All data will be handled confidentially and stored in the password-protected software REDCap without connection to the adolescents’ medical journal. Only the project coordinator can access REDCap. Participants will be allocated to an individual family dyad trial identification number immediately after randomization.

Plans for collection, laboratory evaluation, and storage of biological specimens for genetic or molecular analysis in this trial/future use {33}

Not applicable. No biological specimens will be collected (see 26b).

Statistical methods

Statistical methods for primary and secondary outcomes {20a}

Quantitative data will be analyzed using the statistical computing software R version 4.1.2. A detailed statistical analysis plan will be developed in collaboration with a statistician before all participants have completed the final measurement. The primary aim is to compare the intervention and the control groups. We plan to use t-tests, linear regression, and linear mixed models with both fixed and random effects, as appropriate. Model assumptions will be checked. Regression analyses will be adjusted for the following variables: age and gender of the adolescent, the parent’s gender, and baseline scores. The primary outcome will be the difference in TR, as assessed by the parents, from baseline to transfer. Separately, a similar analysis will be conducted using the difference in TR assessed by the adolescents. Likewise, analysis with AoR, uncertainty, and health-related quality of life will be conducted. The statistical analysis plan will be confirmed among all project group members before we examine the data. Data will be presented as percentages, means with 95% confidence intervals, p-values, and graphics.

Data regarding the parents’ experiences and satisfaction with the transfer will be analyzed using descriptive statistics, including the frequency distribution and central tendency.

Interim analyses {21b}

Not applicable, as there are no anticipated problems that are detrimental to the participants.

Methods for additional analyses (e.g., subgroup analyses) {20b}

Qualitative data will be handled and analyzed using the qualitative data software QSR NVivo v20.6.1.1137. All interviews will be audio-recorded and subsequently transcribed verbatim. Data from objective 2 will be analyzed using a thematic analysis approach inspired by Braun and Clarke’s 6-step model [42]. Data regarding the transfer program’s feasibility (objective 3) will be analyzed using the Normalization Process Theory framework [43].

Methods in analysis to handle protocol non-adherence and any statistical methods to handle missing data {20c}

Our primary analysis population will be all parents and adolescents with available data at baseline, transfer, and 3-month follow-up. We will attempt to follow up all randomized parents and adolescents and therefore expect minimal loss to follow-up and missing data.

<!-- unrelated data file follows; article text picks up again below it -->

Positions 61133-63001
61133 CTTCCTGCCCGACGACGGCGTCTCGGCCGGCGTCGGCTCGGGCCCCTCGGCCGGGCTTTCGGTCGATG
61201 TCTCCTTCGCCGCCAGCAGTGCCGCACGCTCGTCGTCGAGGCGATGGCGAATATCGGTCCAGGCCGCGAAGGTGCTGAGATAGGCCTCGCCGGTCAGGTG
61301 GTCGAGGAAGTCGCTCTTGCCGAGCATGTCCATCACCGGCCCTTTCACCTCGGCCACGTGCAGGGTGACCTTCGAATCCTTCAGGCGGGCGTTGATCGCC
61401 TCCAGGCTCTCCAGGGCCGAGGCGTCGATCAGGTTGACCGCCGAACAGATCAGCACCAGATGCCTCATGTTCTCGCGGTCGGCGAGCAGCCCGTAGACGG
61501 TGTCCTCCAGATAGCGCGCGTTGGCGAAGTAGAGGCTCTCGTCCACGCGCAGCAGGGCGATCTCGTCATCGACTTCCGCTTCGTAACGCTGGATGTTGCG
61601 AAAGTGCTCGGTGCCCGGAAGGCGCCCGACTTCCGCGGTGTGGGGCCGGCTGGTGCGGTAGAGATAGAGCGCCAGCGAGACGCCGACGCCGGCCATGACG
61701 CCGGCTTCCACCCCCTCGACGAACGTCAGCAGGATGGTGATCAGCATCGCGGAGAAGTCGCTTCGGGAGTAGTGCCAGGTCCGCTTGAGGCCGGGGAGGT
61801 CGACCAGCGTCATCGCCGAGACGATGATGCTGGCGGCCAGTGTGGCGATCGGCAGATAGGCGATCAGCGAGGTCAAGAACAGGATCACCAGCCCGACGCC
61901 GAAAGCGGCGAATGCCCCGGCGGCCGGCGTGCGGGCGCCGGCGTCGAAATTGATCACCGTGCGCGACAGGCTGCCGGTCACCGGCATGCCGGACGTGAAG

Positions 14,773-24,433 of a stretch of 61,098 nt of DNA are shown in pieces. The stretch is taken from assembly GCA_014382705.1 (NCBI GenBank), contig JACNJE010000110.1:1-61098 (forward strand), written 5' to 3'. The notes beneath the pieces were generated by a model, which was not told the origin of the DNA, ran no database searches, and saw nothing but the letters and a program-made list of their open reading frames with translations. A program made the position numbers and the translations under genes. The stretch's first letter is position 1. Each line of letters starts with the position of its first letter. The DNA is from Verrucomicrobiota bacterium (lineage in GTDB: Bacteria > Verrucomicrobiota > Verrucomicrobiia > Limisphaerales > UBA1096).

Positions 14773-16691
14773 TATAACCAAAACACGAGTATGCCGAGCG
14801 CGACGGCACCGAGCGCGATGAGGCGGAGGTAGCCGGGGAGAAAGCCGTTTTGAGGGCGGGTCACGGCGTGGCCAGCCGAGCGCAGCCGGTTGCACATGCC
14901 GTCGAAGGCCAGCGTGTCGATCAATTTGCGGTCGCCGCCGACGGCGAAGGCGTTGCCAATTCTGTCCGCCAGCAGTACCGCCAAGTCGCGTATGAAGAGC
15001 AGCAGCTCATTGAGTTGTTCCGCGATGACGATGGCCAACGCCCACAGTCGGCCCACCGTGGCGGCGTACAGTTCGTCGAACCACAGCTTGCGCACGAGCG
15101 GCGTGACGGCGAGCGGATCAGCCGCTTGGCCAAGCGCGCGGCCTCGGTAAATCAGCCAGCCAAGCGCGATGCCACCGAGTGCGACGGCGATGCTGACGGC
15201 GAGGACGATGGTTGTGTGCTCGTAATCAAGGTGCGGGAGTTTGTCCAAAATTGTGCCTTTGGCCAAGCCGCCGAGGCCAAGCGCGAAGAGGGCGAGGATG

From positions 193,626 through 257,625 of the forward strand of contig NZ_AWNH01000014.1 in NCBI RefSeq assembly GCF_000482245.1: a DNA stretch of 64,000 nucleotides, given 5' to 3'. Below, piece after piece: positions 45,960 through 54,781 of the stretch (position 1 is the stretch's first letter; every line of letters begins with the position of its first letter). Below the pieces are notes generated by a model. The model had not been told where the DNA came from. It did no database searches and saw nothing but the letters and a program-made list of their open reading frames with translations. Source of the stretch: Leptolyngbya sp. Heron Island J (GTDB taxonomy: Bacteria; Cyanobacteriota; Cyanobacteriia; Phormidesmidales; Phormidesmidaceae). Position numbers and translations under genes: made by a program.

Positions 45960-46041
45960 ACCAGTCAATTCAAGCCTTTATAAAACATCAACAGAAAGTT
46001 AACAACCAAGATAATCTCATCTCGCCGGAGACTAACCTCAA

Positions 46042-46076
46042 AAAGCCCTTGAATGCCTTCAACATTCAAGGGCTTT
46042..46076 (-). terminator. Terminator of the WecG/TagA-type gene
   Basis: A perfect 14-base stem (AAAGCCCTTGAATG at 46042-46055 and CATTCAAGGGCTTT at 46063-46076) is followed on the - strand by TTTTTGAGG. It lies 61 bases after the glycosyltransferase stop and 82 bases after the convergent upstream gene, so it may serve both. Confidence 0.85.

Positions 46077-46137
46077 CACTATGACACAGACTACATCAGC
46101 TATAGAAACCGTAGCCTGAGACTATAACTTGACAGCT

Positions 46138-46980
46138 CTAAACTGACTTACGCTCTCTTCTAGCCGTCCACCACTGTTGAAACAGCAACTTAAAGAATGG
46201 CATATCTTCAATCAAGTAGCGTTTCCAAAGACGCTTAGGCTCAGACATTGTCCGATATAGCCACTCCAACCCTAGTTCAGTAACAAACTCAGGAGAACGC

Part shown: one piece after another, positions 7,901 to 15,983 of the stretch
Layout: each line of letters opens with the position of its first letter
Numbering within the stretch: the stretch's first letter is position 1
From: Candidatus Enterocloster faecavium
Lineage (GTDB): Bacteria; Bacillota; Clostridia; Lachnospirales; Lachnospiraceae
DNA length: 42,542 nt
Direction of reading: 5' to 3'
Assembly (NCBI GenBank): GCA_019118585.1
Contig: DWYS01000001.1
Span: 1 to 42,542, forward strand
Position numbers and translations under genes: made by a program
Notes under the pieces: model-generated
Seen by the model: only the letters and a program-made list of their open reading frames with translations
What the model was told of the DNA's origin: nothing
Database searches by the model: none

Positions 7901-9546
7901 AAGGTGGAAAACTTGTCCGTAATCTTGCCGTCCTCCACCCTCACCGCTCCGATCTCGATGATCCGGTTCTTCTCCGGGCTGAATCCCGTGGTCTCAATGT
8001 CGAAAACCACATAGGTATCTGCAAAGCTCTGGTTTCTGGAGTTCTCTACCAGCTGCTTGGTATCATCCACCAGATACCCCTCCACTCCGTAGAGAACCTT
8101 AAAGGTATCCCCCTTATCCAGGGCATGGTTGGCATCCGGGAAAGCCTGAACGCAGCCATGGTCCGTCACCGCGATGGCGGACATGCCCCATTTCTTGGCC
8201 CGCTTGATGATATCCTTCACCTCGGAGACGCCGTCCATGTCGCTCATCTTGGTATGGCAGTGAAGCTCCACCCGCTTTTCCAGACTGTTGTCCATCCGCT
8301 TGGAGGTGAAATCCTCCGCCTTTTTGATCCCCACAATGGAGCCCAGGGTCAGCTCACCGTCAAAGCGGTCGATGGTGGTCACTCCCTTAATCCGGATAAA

Plans to give access to the full protocol, participant-level data, and statistical code {31c}

The datasets generated and analyzed during the current trial are not publicly available but are available upon request to the first author (ET).

Oversight and monitoring

Composition of the coordination centre and trial steering committee {5d}

During the development of the trial, a steering group consisting of researchers, clinicians, and patient representatives was set up. The appointed HCP from each site will be responsible for implementing the intervention with support from the project coordinator. All HCP involved in the trial will report obstacles to the project coordinator as soon as possible. Rigshospitalet’s Department of Paediatrics and Adolescent Medicine will, together with the steering group, provide a team for the objective evaluation of the intervention.

Composition of the data monitoring committee, its role, and reporting structure {21a}

Not applicable, as the trial is estimated to be a low-risk intervention.

Adverse event reporting and harms { 22}

We do not expect parents or adolescents to be harmed by participating in the intervention.

Frequency and plans for auditing trial conduct {23}

Not applicable—as a thorough process evaluation will take place parallel to the conduction of the trial.

Plans for communicating important protocol amendments {25}

Any deviations from the protocol will be fully documented using a breach report form. We will report protocol modifications and relevant process changes in the trial registration site and notify the sponsor.

Dissemination plans {31a}